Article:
‘Stand up to Donald Trump’ blends portfolios with politics

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Reflecting the polarized political climate of the country, one impact investing robo advisor says it has a new screen to satisfy client demand: Avoiding companies that financially support President Trump.

“We’re coming up to the midterm elections, and transparency around political spending and corporate donations are a growing theme,” says OpenInvest chief strategy officer Joshua Levin. “Ranking those money flows is extremely important to people.”

The San Francisco-based startup says it screens data sets and industry groups to ensure no investments in companies eschewed by traditional environmental, social and governance investing screens, such as fossil fuels, arms, deforestation and tobacco — but added the notable political filter after clients requested it.

Motif, another Bay Area-based digital investment firm, also was inspired by Trump’s election to come out with a values-based portfolio tool last year. "We wanted to build a product of our times," said Motif CEO Hardeep Walia.

But OpenInvest is unique in specifically targeting companies donating to Trump, a filter built through “various news sources used to identify pro- or anti-Trump companies.”

The screen includes "companies whose current executives have openly spoken out against the president, and who proactively withdrew from Trump’s business councils after violent demonstrations last year in Charlottesville, Virginia. It largely excludes companies who chose not to withdraw from the councils before they were dissolved," according to the startup.

The screen "also excludes retailers who are boycotted by the #GrabYourWallet campaign for selling products that bear the Trump name." Clients also have the option to include or drop individual companies from their portfolios.

On its website, a specific page titled, “Stand up to Donald Trump,” reads: “President Trump has a history of misogyny, racism, disbelief in proven climate science, disregard for veterans and the disabled, and a troublesome amount of personal business interests. This screen is for those who believe the above issues may interfere with his judgment as Commander-in-Chief and would like to take a stand.”

Levin insists his startup, which currently manages $5.8 million and recently raised $10.6 million in its Series A funding round from prominent venture capital firm Andreessen Horowitz, is neither anti-Republican nor anti-Democrat.

“We’re coming up to the midterm elections, and transparency around political spending and corporate donations are a growing theme."

"We went back and forth on the question of whether or not to get so political," Levin says, who co-founded the firm in 2015. "But we had set our clear ethical red lines when we launched the company, which was that we would never support hate, discrimination, or violence.

"After deep reflection, we decided Trump had crossed some of those red lines. So we looked into whether we could pull the data for the screen, and we could. When we launched the screen, we received a highly positive reception that led to significant client acquisition, as well.”

It’s the sort of marketing move that would get the approval of any seasoned political operative, says Travis Briggs, CEO of RoboGlobal, an index and research firm focused on automation and investing.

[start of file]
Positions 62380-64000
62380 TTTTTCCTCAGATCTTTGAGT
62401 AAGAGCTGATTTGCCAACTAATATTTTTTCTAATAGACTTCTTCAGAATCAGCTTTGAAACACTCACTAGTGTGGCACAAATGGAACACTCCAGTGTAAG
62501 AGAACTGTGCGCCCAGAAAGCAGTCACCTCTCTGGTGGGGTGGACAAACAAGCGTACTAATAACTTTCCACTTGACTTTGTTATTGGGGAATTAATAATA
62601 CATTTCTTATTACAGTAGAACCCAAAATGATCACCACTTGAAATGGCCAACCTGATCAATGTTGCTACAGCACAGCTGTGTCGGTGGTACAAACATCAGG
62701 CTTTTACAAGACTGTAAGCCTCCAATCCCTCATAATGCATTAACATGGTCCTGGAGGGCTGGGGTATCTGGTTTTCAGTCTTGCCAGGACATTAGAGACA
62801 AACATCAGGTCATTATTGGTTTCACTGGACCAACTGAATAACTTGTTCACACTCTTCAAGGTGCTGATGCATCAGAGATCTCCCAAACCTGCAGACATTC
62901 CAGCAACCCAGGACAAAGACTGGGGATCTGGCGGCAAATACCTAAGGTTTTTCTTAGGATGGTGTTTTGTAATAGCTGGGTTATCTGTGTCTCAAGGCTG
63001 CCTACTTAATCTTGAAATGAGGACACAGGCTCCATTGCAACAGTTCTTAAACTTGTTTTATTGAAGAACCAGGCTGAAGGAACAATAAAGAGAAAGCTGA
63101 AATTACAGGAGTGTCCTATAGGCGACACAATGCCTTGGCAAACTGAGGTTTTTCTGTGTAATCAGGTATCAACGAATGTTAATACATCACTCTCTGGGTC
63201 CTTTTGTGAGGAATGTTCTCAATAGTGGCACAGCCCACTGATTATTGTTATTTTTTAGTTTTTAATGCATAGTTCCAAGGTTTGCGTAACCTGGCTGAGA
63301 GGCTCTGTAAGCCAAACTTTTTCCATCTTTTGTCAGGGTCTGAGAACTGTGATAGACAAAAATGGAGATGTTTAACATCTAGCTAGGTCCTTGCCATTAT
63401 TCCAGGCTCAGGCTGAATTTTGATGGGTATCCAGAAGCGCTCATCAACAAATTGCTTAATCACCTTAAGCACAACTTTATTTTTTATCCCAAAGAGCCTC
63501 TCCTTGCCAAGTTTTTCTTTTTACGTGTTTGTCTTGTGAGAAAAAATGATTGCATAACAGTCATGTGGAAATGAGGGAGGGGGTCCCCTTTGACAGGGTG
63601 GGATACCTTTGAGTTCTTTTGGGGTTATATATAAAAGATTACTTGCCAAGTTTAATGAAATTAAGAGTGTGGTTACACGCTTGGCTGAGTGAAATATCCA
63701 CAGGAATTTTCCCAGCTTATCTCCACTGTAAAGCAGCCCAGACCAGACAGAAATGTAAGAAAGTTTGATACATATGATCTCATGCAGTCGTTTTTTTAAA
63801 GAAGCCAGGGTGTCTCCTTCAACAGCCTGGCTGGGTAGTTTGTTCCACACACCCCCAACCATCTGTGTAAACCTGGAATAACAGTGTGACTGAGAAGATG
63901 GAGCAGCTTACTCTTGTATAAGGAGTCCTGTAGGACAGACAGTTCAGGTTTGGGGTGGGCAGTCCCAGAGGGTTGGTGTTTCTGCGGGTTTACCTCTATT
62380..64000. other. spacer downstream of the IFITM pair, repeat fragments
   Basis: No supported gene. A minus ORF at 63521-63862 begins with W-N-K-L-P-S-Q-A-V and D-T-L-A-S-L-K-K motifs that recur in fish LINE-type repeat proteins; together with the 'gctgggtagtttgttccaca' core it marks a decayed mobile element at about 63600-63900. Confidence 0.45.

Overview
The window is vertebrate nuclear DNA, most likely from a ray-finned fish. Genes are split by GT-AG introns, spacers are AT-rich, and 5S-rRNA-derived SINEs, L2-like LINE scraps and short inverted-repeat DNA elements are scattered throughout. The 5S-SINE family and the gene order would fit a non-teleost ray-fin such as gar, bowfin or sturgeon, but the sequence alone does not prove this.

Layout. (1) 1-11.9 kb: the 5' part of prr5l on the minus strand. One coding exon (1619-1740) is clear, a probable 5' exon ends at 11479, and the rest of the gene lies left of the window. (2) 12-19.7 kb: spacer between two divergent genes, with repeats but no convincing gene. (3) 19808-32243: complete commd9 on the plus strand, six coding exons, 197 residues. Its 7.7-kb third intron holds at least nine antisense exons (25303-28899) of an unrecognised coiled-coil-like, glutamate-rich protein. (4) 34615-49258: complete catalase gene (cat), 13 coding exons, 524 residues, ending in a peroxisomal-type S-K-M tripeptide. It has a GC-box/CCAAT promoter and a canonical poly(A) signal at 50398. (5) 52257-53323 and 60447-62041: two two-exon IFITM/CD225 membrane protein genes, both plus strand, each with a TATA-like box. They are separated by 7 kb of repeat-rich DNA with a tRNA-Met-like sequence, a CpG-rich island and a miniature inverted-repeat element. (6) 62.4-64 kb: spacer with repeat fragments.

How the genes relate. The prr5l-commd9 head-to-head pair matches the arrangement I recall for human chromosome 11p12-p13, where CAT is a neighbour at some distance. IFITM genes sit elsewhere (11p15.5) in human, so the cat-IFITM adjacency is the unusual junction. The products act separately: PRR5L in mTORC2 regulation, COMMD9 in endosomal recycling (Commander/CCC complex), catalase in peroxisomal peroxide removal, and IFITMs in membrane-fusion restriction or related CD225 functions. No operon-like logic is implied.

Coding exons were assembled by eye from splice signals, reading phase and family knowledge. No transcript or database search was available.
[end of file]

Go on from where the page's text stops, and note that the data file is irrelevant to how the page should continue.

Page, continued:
“Every year, the creativity going on in ESG land is only increasing as more and more investors come on board,” Briggs says. “That’s the thing about ESG: Everyone has a different definition, so there’s never going to be a universally agreed upon set of rules. It’s always going to be subjective.”

The offer plugs into significant discontent with the Trump administration, says Tim Welsh, president of industry consulting firm Nexus Strategy.

“I think this investing theme is brilliant, it will get traction and capitalizes on the country’s mood,” Welsh says, noting it dovetails with the anti-establishment ethos of digital-first firms.

Welsh wondered, though, if the investment theme was better wrapped in an ETF than a robo platform.

Celent’s head of wealth management research, Will Trout, had his doubts about the alpha-generating prospects of the investment theme. Advisors have long insisted that portfolios built on narrow factors like political beliefs will likely underperform portfolios that are broad based and low cost.

“All investments decisions are inherently political, in that the outcomes of the bets placed by the investor will be influenced by fiscal, monetary, social and other forms of policy,” Trout says. “Making investments decisions around very specific politics-based screens, on the other hand, seems to me akin to using a chainsaw to cut string. The mechanism is inexact if not overkill — what is the supposed correlation between this lens and portfolio performance? And given laws of unexpected consequences, it may as likely benefit as harm those companies that donate to Trump. Has anyone tried to quantify the potential benefits to the investor, either in terms of upside or downside? It’s just not possible.”

From a marketing perspective, the premise sounds good, says Grant Easterbook, CEO of digital 401(k) provider Dream Forward.

"But you can get real deep in the weeds," he says. "Does his cameo appearance in 'The Little Rascals' — a 1994 film done by Universal, and its majority stakeholder is Comcast — mean you should underweight Comcast stock? If you read Trump's biography, you could probably find countless examples along these lines. There's a lot of discretion here when it comes to any kind of socially responsible fund," Easterbrook says. "Not that there's anything necessarily wrong with that, consumers just have to understand that."

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